Opinion | The bizarre contradiction in the GOP’s view of America

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Candidates running against a sitting president will always argue that the incumbent has botched just about everything and spread misery throughout the land. But as the 2024 Republican contenders maneuver for position and respond to the news of each day, a strange contradiction has emerged.

On one hand, they tell voters that America’s deepest problems have been solved and that we bask in the light of the Almighty’s favor. On the other, they insist that our country is a nightmare of moral depravity and suffering.

These are the two faces of Republican rhetoric, especially that offered by the party’s presidential candidates: America is the greatest country that has ever existed on Earth, but it’s also a hellhole. It’s a place of limitless opportunity but also limitless woe. Even the lowliest among us can achieve anything they wish, yet we all struggle under the boot heel of an oppressive state. Our hearts overflow with virtue, yet we are a nation of perverts and reprobates. We are envied throughout the world, yet virtually all of our institutions are corrupted nearly beyond repair.

Asked on CBS’s “Face the Nation” whether he thinks there is racial inequity in the American education system, former vice president Mike Pence voiced the positive side of the paradoxical party line: “I really don’t believe there is. I believe there was.” Affirmative action isn’t a flawed solution to the problem of minorities’ access to elite universities, because there is no problem. Congratulations, America, you did it!

When you’re running in the GOP primary, you have to reassure the voters in your overwhelmingly White party that individual racism is but a fading memory, and that structural racism may never have existed at all. To even mention the latter is to commit the sin of invoking critical race theory. Some of the most enthusiastic testimony on this score comes from the party’s non-White candidates. “Take it from me,” says Nikki Haley, in one of her most oft-repeated applause lines, “America is not a racist country.”

Sen. Tim Scott (R-S.C.) insists that his rise from poverty proves that anyone can rise from poverty, an idea at odds with the facts of our striking inequality and the experience of millions of hard-working Americans who can’t get ahead. On race, he echoes Haley’s argument. “When I hear people telling me that America is a racist nation, I gotta say: Not my America, not our America, not the United States of America!” he said recently during a Fox News town hall, to the cheers of the nearly all-White audience. Those awful Democrats might tell you that America is bad, but nothing could be further from the truth.

Yet the loudest negative voices in American politics, those insisting that our country is a nonstop horror show, aren’t Democrats, they’re Republicans. No one shouts it with more vigor than the man who is still most likely to be the party’s nominee, Donald Trump. As he said in a recent post on his social platform (I’ll spare you the all caps), “Crime & inflation are rampant, our borders are open, our elections are rigged, our economy is in shambles, our energy independence is gone, our ‘leader’ is mercilessly mocked, & our country is being destroyed both inside & out.”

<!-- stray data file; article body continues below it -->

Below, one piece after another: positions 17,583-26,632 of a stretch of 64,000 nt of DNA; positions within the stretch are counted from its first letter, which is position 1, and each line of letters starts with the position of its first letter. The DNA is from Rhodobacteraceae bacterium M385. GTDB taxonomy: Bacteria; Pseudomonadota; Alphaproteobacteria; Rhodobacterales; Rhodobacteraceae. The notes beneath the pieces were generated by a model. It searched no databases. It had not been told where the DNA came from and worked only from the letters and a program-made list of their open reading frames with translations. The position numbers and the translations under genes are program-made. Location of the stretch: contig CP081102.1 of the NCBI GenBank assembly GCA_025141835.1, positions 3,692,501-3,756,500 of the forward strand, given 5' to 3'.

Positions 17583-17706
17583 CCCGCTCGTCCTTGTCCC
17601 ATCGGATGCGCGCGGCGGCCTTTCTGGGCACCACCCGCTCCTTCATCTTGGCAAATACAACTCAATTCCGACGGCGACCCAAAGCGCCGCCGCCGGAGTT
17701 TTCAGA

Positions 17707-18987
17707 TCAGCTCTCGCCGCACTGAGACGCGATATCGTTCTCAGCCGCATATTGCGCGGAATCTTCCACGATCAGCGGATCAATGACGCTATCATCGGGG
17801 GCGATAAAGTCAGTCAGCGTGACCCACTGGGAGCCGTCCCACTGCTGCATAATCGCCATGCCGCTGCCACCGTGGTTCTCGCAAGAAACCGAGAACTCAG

Sounds terrible! And also nothing like the truth. Meanwhile, Trump’s closest opponent, Florida Gov. Ron DeSantis, is running one of the grimmest campaigns in memory, painting a picture of a nation in the grip of depravity. In a recent speech to the far-right Moms for Liberty, he said there is “hardcore pornography” in books in school libraries, but that he’s working to root out “the sexualization of our children in our schools.” The driving motivation of DeSantis’s campaign is the tyranny of “wokeness,” a terrifying monster whose tendrils supposedly reach into every corner of our national life. A DeSantis speech is little more than a litany of powerful enemies destroying Americans’ lives, whom he plans to finally vanquish by using the power of the government.

In this telling, every institution has become the enemy of “normal” Americans: the media, the education system, the military, big business, the government, all of it. Prominent media figures on the right tell their audiences that political developments are created by “demons” and Satan himself, who apparently rampage through the land as they please. It’s a wonder any of us get home alive at the end of the day.

Put these two strains of Republican rhetoric together and you get a strange combination of passivity and panic. There are certain problems we shouldn’t even bother trying to fix. Racism? Solved. Inequality? A myth. Our health-care system is deeply dysfunctional? No, it’s the greatest in the world. Billionaires routinely buy politicians and judges? That’s just how “freedom” works.

Yet supposedly, there’s a powerful conspiracy at work to turn your kids gay and trans, so we have to start banning books, lest their minds be infected with dangerous ideas lurking in every school library.

But reality is both more mundane and more hopeful. Ours is a unique country, but not because it’s better — or worse — than all the others. We are not chosen above all nations, nor are we tumbling toward hell. That may not be as dramatic and thrilling as the extravagant claims of those who promise that in their hands politics will be an unending crusade against evil, but it’s the truth.

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